For separate analysis of D-positive and D-negative RBC subpopulations with respect to expression of Rh antigens, Rh complex molecules (LW and Rh-associated glycoprotein), and Fyb antigen, a double-color immunofluorescence approach was used. First, RBCs were incubated with human polyclonal anti-C (Molter, Neckargemünd, Germany), anti-c (DiaMed), anti-e (Molter), anti-Fyb (Immucor), or human monoclonal anti-E (clone 907; Diagast). All polyclonal sera had been prepared for use by repeat adsorption onto antigen-positive group O RBCs (Ccddee, ccddee, and CcDdee RBCs with anti-C, anti-c, and anti-e, respectively, and Fy[a-b+] RBCs with anti-Fyb), washing, and subsequent acid elution.22 Alternatively, murine monoclonal antibodies against LW (clone BS46, provided by Manfred Ernst, Biotest, Dreieich, Germany), Rh-associated glycoprotein (RhAG; 2D10, donated by Leo de Jong, Sanquin, Amsterdam, the Netherlands), or total Rh polypeptide (using anti-Rh recognizing both RhD and RhCcEe polypeptides; Bric69, International Blood Group Reference Laboratory [IBGRL], Bristol, United Kingdom) were used. After a washing step, R-phycoerythrin (PE)–conjugated goat anti–human IgG F(ab′)2 (Immunotech, Marseille, France) or rabbit anti–mouse IgG F(ab′)2 (Dako Cytomation, Glostrup, Denmark) was used as secondary reagent.23 After washing, RBC samples were additionally labeled with fluorescein isothiocyanate (FITC)–conjugated human monoclonal anti-D (clone Brad3, IBGRL), washed, and subjected to flow cytometric analysis.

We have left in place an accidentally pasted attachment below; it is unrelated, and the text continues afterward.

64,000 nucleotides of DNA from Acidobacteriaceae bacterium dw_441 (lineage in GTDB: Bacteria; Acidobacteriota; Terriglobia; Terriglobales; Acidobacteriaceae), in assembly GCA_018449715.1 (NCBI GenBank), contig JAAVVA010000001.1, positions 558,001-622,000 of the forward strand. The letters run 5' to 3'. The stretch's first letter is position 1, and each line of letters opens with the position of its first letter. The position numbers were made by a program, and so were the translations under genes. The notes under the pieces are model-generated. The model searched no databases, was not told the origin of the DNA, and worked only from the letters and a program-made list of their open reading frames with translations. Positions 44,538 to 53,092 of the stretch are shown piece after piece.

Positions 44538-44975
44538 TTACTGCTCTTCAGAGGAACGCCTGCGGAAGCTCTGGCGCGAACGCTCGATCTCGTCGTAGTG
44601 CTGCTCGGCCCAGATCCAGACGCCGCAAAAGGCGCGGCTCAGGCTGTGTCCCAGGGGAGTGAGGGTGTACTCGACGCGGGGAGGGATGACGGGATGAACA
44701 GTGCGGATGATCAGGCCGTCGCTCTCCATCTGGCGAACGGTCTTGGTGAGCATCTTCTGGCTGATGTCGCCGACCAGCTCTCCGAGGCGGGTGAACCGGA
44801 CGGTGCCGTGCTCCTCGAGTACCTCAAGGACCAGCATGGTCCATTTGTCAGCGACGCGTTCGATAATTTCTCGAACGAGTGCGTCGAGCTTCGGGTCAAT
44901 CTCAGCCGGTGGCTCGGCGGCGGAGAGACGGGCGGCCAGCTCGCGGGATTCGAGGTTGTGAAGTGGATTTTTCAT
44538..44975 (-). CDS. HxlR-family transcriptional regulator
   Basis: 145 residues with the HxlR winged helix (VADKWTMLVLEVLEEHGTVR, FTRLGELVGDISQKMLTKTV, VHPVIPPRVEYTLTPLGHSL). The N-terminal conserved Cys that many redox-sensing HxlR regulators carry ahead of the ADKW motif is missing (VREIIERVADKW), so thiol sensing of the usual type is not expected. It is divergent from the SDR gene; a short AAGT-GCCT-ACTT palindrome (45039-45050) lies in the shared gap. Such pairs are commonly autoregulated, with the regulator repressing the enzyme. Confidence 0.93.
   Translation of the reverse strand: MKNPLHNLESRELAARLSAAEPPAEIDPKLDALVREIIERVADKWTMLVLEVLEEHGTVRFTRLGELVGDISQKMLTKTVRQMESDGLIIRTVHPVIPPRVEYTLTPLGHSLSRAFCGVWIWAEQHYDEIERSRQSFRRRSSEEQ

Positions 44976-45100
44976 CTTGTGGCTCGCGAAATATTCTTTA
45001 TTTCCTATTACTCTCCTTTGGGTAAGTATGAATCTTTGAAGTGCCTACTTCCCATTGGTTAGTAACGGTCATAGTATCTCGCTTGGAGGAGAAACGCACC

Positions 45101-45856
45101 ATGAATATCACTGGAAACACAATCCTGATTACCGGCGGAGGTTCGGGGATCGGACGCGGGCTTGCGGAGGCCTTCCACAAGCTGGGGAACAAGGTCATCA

Sorting of nucleated cell subsets from peripheral blood